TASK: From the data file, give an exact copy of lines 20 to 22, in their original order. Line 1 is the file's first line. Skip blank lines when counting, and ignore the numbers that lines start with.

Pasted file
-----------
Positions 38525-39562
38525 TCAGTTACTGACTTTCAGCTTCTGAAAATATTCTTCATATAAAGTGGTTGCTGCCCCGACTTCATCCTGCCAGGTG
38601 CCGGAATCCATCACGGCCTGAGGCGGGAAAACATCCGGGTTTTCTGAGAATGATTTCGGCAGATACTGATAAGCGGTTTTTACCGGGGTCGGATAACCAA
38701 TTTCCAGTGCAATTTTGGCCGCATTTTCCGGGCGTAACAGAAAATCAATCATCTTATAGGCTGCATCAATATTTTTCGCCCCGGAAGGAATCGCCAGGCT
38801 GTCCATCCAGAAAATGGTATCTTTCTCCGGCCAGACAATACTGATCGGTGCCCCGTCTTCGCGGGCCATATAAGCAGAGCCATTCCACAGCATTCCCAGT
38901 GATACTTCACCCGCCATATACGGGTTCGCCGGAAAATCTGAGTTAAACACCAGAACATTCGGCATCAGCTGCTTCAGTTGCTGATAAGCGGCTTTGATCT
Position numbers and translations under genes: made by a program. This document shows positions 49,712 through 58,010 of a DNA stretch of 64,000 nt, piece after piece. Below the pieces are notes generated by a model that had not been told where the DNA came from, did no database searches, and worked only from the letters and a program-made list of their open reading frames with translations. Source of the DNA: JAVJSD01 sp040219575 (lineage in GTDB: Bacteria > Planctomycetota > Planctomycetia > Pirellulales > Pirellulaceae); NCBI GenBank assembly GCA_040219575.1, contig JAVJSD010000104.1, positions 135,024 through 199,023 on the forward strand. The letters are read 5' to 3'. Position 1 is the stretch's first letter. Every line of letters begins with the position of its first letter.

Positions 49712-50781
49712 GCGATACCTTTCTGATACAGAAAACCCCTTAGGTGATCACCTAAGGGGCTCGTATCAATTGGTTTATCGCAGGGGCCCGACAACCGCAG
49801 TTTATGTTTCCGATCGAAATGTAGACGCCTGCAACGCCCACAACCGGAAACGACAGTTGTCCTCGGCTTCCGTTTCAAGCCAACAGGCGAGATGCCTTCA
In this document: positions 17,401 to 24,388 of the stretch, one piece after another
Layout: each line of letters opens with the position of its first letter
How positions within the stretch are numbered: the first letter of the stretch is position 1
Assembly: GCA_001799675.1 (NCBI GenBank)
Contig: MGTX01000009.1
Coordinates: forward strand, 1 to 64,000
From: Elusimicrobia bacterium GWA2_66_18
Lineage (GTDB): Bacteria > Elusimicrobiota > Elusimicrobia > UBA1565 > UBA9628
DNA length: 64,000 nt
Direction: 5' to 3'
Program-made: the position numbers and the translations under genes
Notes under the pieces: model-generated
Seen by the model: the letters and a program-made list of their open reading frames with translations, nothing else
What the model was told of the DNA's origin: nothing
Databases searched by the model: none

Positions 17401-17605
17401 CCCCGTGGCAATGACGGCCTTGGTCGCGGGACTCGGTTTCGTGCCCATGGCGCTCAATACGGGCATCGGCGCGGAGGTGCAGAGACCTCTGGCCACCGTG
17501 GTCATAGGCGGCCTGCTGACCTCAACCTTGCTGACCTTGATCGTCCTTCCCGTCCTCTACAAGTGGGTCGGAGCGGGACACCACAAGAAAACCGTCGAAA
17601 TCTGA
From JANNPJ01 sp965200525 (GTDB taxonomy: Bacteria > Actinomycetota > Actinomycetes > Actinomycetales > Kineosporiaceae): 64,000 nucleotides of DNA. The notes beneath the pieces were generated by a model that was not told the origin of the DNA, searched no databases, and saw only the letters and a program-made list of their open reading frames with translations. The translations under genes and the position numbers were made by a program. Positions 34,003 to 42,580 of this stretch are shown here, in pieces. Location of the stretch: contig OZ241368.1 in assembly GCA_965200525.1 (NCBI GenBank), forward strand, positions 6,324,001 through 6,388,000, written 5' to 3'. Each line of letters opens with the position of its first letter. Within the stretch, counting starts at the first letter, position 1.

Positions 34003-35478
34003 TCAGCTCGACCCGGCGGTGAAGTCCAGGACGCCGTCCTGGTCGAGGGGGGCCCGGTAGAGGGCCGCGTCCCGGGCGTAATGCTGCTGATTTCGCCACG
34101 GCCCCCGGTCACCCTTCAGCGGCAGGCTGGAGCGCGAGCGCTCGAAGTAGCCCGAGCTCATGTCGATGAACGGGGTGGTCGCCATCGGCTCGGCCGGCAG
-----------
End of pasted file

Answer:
Direction: 5' to 3'
Program-made: the position numbers and the translations under genes
Notes under the pieces: model-generated